How much for the rooftop space?

How much for the rooftop space?

The Upper Tribunal (“UT”) has considered an application under the 2017 Electronic Communications Code in the case of EE Ltd and another v London Borough of Islington [2019] UKUT 53 (LC).

2017 Electronic Communications Code (“Code”)

The Code came into force on 28 December 2017 and introduced a number of changes to the way that operators may use statutory rights to install electronic communication apparatus on land. Rights to be granted to an operator may be reached by agreement with the owner of land or by an agreement imposed by the Court. This case offers a useful insight into what form of agreement the UT can impose and the approach in respect of consideration and compensation payable to land owners under the Code.

Facts

EE Ltd (“EE”) wished to install electronic communication apparatus on a block of flats owned by London Borough of Islington (“LA”). Agreement could not be reached between the parties and the UT granted interim Code rights to EE as well as setting out directions for the draft agreement to be negotiated between the parties. The LA did not comply with these directions and as a result, the UT decided that the LA was not able to object to the terms of the agreement other than the consideration, compensation and to query whether the UT had the ability to impose a lease on the two parties involved.

Decision

Form of Agreement

The UT imposed a lease with a 10 year term. The UT pointed out that there is no restriction in the Code as to what form of agreement may be imposed by the UT on the parties and different scenarios may result in different agreements being imposed depending the facts in each scenario. Furthermore, there was nothing to prevent agreement being reached between parties for a lease to be put in place.

Consideration

The UT applied the valuation criteria set out in the Code. These include an assumption that the Code rights do not relate to the provision or use of an electronic communications network (i.e. a “no network approach”).

EE asserted that the rooftop space had no other use other than for electronic communications equipment and therefore, the consideration should be minimal. The LA argued that that there is a minimum level of consideration below which no owner of land would enter into an agreement. The UT rejected the LA’s argument saying that both a willing buyer and seller had to be willing to deal at market price. The UT did however recognise that any obligations on the part of the LA had to be taken into account, for example agreeing to maintain common parts of the building etc. and for this, EE was obliged to pay consideration for the rights.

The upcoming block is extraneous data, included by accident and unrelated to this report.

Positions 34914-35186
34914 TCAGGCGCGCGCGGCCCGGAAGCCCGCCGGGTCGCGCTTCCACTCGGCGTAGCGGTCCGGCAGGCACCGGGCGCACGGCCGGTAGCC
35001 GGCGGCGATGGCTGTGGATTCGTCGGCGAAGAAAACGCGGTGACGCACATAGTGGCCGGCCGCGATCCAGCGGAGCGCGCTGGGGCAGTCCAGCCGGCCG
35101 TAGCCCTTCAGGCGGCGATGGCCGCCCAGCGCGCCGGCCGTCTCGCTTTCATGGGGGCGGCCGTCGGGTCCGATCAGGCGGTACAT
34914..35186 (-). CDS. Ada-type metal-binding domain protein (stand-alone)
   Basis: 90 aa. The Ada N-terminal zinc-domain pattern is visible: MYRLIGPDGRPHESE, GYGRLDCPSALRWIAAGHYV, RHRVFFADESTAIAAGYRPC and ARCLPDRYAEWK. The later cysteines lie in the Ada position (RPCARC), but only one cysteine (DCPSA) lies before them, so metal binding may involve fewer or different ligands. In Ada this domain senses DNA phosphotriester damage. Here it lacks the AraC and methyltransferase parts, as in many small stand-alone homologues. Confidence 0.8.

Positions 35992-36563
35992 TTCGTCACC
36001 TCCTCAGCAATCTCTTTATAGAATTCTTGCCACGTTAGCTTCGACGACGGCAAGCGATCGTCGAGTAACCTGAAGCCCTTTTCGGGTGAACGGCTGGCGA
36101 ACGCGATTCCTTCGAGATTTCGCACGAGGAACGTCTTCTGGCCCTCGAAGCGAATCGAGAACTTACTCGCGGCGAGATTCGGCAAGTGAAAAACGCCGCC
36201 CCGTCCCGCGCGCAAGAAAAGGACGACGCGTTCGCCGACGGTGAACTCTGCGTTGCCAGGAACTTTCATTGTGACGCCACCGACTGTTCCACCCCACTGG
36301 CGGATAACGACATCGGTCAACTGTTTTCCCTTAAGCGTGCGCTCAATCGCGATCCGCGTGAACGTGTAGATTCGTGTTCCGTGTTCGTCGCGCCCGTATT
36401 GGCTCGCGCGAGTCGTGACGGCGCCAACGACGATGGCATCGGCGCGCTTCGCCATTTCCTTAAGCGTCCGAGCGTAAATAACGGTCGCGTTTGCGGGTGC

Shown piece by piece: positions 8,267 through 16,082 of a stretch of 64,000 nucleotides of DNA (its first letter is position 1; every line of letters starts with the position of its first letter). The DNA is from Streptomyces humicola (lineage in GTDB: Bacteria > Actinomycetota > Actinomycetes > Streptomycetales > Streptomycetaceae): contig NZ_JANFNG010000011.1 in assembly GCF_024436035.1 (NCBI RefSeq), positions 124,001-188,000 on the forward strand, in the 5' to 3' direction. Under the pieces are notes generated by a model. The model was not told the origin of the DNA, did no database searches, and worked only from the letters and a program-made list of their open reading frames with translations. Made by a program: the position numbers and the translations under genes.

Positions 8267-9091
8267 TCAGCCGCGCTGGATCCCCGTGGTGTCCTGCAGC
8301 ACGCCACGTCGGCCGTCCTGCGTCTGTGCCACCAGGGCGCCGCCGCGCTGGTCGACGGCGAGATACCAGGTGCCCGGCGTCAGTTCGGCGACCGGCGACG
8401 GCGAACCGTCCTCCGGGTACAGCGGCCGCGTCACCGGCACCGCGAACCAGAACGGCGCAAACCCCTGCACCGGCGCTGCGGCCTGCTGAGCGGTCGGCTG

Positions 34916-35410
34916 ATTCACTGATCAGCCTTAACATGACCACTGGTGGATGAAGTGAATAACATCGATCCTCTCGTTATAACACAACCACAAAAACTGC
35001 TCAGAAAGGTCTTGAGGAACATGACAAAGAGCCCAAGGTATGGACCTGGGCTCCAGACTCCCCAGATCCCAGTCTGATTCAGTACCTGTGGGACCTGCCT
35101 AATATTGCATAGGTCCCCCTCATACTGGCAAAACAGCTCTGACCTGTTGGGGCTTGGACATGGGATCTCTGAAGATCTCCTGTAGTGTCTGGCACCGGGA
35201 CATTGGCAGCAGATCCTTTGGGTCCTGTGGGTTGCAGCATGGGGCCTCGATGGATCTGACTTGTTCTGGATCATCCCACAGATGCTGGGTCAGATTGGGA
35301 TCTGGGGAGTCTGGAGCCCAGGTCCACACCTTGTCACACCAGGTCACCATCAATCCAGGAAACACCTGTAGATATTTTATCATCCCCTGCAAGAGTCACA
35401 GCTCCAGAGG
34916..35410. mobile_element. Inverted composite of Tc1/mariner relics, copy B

The UT decided that the nominal value of the rights granted was £50.00 but the consideration willing parties would agree for the terms was £1,000.00. The sum specified in the agreement was to be £2,551.77, the amount which EE had proposed.

Compensation

The UT may order compensation for loss or damage (for example expenses, reduction in land value).

The UT held that the LA was entitled to reasonable legal and surveyors costs and costs for use of a temporary compound by EE. The LA was not entitled to any compensation for the reduction in the value of land. The UT asserted that in the event that the value of the land was reduced owing to the rights granted, this should be reflected in the “Consideration” and not “Compensation”. However, the UT did acknowledge if the value of the land is diminished to a greater degree than as reflected in the consideration imposed, a distinct claim may be allowed.

Conclusion

This case offers a really useful insight as to how the UT is likely to approach assessments of consideration and compensation under the Code. It is clear that the “no-network” assumption is likely to result in a lower valuation when agreements are imposed by the UT and therefore, it is likely to be in the interests of land owners to try and reach agreement on an acceptable level of consideration by agreement with an operator without the Court having to impose an agreement. That said, this is the first case to consider these key interpretative issues under the Code and it is likely that further cases will come before the UT and the Courts in the near future.

Posted on: 14/03/2019

This article is for general guidance only. It provides useful information in a concise form. Action should not be taken without obtaining specific legal advice.

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